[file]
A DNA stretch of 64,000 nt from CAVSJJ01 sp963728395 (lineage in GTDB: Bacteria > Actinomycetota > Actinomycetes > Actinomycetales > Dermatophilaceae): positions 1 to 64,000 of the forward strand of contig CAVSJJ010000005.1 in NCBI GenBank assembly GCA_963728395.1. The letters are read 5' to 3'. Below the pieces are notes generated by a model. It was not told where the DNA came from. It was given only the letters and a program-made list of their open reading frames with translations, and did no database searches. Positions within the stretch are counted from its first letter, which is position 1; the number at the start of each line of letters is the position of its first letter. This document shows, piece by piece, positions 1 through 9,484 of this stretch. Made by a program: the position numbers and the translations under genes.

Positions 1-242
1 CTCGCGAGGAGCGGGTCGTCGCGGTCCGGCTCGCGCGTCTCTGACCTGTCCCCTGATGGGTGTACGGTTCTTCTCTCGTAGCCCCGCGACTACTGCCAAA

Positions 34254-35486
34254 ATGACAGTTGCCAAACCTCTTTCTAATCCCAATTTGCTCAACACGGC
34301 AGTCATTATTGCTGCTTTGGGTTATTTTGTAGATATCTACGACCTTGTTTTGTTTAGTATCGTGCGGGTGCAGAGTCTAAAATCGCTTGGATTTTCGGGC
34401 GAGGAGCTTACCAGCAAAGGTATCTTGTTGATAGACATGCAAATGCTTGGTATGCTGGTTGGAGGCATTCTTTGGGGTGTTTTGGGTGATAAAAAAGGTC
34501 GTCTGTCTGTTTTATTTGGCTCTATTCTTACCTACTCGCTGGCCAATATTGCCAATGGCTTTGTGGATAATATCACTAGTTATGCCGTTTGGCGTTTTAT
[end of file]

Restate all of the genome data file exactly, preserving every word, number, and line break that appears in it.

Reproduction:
A DNA stretch of 64,000 nt from CAVSJJ01 sp963728395 (lineage in GTDB: Bacteria > Actinomycetota > Actinomycetes > Actinomycetales > Dermatophilaceae): positions 1 to 64,000 of the forward strand of contig CAVSJJ010000005.1 in NCBI GenBank assembly GCA_963728395.1. The letters are read 5' to 3'. Below the pieces are notes generated by a model. It was not told where the DNA came from. It was given only the letters and a program-made list of their open reading frames with translations, and did no database searches. Positions within the stretch are counted from its first letter, which is position 1; the number at the start of each line of letters is the position of its first letter. This document shows, piece by piece, positions 1 through 9,484 of this stretch. Made by a program: the position numbers and the translations under genes.

Positions 1-242
1 CTCGCGAGGAGCGGGTCGTCGCGGTCCGGCTCGCGCGTCTCTGACCTGTCCCCTGATGGGTGTACGGTTCTTCTCTCGTAGCCCCGCGACTACTGCCAAA

Positions 34254-35486
34254 ATGACAGTTGCCAAACCTCTTTCTAATCCCAATTTGCTCAACACGGC
34301 AGTCATTATTGCTGCTTTGGGTTATTTTGTAGATATCTACGACCTTGTTTTGTTTAGTATCGTGCGGGTGCAGAGTCTAAAATCGCTTGGATTTTCGGGC
34401 GAGGAGCTTACCAGCAAAGGTATCTTGTTGATAGACATGCAAATGCTTGGTATGCTGGTTGGAGGCATTCTTTGGGGTGTTTTGGGTGATAAAAAAGGTC
34501 GTCTGTCTGTTTTATTTGGCTCTATTCTTACCTACTCGCTGGCCAATATTGCCAATGGCTTTGTGGATAATATCACTAGTTATGCCGTTTGGCGTTTTAT